LEWISTON — Bates College is appealing last month’s decision to allow the possible formation of a “wall-to-wall bargaining unit” that would include about 85 faculty members who are neither tenured nor on a tenure track.

The college’s attorneys called it “inappropriate” to mix faculty and other employees in the proposed union, which would, if approved, be the first of its kind at a U.S. private college.

Unlike the other staff members eyeing a possible union, Bates said in its Dec. 30 appeal to the National Labor Relations Board, the contingent faculty “all serve under contracts of employment,” some of them with terms as long as five years and each have a say in the governance of the college.

The college argued that faculty members “simply do not share an internal community of interest with the rest of the bargaining unit” sought by college workers seeking to be represented by the Maine Service Employees Association, part of the Service Employees International Union.

A view of Parker Hall across the Quad beside Gomes Chapel at Bates College. Steve Collins/Sun Journal

It is unclear whether the union votes’ timeline will be revised due to Bates’ appeal of the federal board’s ruling that allowed the possible formation of the combined.

As part of its appeal, Bates argued that the board should have allowed it to present its argument at a November hearing, where it was precluded from making its full case because it provided its formal Statement of Position to the union one day late.


“There are compelling reasons for the board to reconsider its policy of automatic preclusion in a case where the college had cause for the late filing and there was no demonstrable harm” to those seeking a union, Bates’ attorneys said in the appeal.

Sample ballot for the upcoming union vote at Bates College. National Labor Relations Board

The regional director of the board, Laura Sacks, ruled on Dec. 16 that staff and contingent faculty at Bates could form a joint union. She set the voting period to start on Thursday, with the results slated to be tallied at the end of the month.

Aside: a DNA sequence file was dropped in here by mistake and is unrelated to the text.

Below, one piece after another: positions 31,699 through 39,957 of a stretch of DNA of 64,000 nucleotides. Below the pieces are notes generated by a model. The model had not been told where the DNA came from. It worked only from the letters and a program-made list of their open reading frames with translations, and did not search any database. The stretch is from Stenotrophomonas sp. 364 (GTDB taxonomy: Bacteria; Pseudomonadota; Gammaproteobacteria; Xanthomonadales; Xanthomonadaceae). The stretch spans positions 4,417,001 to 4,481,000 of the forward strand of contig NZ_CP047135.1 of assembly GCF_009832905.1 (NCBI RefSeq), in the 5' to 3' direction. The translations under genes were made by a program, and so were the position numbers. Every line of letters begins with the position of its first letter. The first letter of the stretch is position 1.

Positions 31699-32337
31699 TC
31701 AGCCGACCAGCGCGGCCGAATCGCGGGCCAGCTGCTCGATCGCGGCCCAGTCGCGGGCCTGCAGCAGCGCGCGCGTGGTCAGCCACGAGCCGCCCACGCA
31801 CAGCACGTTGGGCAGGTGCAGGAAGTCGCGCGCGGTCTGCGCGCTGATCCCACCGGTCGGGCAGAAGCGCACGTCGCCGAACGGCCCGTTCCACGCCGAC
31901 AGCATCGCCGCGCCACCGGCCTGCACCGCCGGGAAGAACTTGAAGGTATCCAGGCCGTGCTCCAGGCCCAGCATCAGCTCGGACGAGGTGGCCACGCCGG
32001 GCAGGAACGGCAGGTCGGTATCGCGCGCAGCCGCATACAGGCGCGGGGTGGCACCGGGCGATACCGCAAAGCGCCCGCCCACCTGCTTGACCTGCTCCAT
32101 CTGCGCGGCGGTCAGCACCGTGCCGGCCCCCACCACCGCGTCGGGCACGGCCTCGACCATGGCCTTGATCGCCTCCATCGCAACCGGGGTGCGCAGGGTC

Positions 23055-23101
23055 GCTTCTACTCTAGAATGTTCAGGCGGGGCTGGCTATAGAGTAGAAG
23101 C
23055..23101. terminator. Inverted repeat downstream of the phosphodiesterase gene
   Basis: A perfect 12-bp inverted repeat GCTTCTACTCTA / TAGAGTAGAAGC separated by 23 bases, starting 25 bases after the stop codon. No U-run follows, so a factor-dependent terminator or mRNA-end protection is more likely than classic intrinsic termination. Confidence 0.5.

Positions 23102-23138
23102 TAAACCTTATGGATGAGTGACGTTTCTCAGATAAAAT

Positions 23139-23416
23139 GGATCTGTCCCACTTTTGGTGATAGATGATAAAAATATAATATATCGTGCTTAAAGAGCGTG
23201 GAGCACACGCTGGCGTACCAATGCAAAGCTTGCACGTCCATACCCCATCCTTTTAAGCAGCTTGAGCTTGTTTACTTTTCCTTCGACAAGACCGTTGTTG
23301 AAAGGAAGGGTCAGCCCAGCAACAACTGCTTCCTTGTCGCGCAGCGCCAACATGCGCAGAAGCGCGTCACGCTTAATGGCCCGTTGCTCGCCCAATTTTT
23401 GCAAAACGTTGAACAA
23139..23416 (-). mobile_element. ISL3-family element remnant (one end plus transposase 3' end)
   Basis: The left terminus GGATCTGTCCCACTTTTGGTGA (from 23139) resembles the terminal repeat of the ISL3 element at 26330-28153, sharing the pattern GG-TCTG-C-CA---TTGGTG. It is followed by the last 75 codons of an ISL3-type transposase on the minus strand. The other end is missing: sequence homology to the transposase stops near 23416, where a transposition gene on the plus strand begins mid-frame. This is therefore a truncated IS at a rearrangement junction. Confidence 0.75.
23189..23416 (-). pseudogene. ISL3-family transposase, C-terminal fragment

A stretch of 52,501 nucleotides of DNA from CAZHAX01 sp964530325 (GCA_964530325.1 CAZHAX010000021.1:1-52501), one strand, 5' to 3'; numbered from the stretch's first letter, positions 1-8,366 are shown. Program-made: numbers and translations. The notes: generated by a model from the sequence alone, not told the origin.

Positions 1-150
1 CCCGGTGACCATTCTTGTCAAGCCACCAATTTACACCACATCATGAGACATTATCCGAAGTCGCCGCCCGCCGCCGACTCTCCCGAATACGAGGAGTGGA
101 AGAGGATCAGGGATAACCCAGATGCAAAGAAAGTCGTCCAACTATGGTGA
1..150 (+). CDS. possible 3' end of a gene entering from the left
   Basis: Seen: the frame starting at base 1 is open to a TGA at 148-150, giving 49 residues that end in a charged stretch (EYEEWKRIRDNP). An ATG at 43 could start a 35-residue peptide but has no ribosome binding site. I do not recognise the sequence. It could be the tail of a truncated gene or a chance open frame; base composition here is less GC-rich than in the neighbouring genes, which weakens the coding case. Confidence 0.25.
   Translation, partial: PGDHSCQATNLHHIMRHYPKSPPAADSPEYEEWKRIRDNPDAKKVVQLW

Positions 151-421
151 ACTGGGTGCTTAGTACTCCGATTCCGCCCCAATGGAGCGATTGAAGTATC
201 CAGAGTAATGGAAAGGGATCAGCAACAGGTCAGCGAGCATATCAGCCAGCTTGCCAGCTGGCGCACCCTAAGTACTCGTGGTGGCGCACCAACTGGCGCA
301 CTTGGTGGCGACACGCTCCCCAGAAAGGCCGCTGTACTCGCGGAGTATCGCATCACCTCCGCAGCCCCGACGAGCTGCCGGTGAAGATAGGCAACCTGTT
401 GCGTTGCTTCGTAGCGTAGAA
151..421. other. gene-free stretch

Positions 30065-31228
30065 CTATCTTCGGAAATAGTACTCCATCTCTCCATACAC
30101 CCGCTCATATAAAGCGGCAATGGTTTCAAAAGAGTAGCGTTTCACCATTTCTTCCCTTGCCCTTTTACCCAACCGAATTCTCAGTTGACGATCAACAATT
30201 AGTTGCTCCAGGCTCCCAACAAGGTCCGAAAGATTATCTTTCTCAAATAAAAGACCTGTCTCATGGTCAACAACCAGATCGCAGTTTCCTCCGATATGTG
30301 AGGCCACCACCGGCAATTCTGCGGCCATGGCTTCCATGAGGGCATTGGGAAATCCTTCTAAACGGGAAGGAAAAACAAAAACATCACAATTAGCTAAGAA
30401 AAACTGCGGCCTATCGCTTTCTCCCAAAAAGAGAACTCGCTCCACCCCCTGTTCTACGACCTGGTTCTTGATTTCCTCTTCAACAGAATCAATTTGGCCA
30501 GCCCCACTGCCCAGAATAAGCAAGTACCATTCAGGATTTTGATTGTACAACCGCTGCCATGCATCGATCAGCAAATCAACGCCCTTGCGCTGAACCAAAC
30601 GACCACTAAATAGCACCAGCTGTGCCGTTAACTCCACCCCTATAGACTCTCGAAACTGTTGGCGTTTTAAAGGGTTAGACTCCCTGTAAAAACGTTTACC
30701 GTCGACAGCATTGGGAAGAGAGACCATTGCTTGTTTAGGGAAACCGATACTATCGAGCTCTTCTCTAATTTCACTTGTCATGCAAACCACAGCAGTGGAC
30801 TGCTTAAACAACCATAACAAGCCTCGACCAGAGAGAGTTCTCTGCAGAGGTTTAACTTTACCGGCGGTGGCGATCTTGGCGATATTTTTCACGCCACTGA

As it stands, about 630 Bates employees are eligible to vote in the secret balloting on whether to form a union, which includes 75 to 95 contingent faculty. They consist of lecturers, senior lecturers, visiting instructors, visiting assistant professors, visiting associate professors, visiting lecturers and those holding formal lectureships at Bates.

Bates’ lawyers said that Sacks’ “stunningly facile analysis” of the issues involved in combining faculty and staff amounted to saying that since she “could not find a board case that precluded the idea of faculty and staff in the same unit, then she could find no reason not to do so.”

Bates said she ignored “a sharp differentiation between the community of interest factors for faculty compared to those of staff.”

Attorneys for the college said that if the union is created as proposed, it will likely prove “a nightmarish task for the parties of trying to resolve a college-wide collective bargaining agreement with extreme differences in the working conditions, aspirations and interests of faculty versus staff in that same unit.”


In the larger picture, the lawyers said, “Bates College exists to educate its students. If the very mission of the college is focused on the education of those students, which it most assuredly is, then it is the faculty, not the staff, who establish the curriculum and degree programs that are offered to students and who then teach that curriculum to the students.”

That’s a much different function than janitors or dining hall workers, who are important to the college but don’t have a say in the curriculum or programs it offers, the lawyers said.

The college said it deserves a chance to make its entire case to the board rather than getting shut out in part because of a missed deadline.

“To deny one party the opportunity to fully participate in the litigation surrounding such matters because of a technicality is an injustice of the highest order,” it said, adding that the harm “can be easily cured” by extending Bates more time.

“The door to fully litigate and have due process does not need to be slammed shut for such a minor error,” its lawyers said.

Filing the 36-page appeal for Bates were attorneys James Erwin of Portland along with Nicholas DiGiovanni and Rachel Adams Ladeau, who each work for the Boston firm of Morgan, Brown & Joy, which says it excels “at guiding employers through the evolving employment and labor law landscape.”

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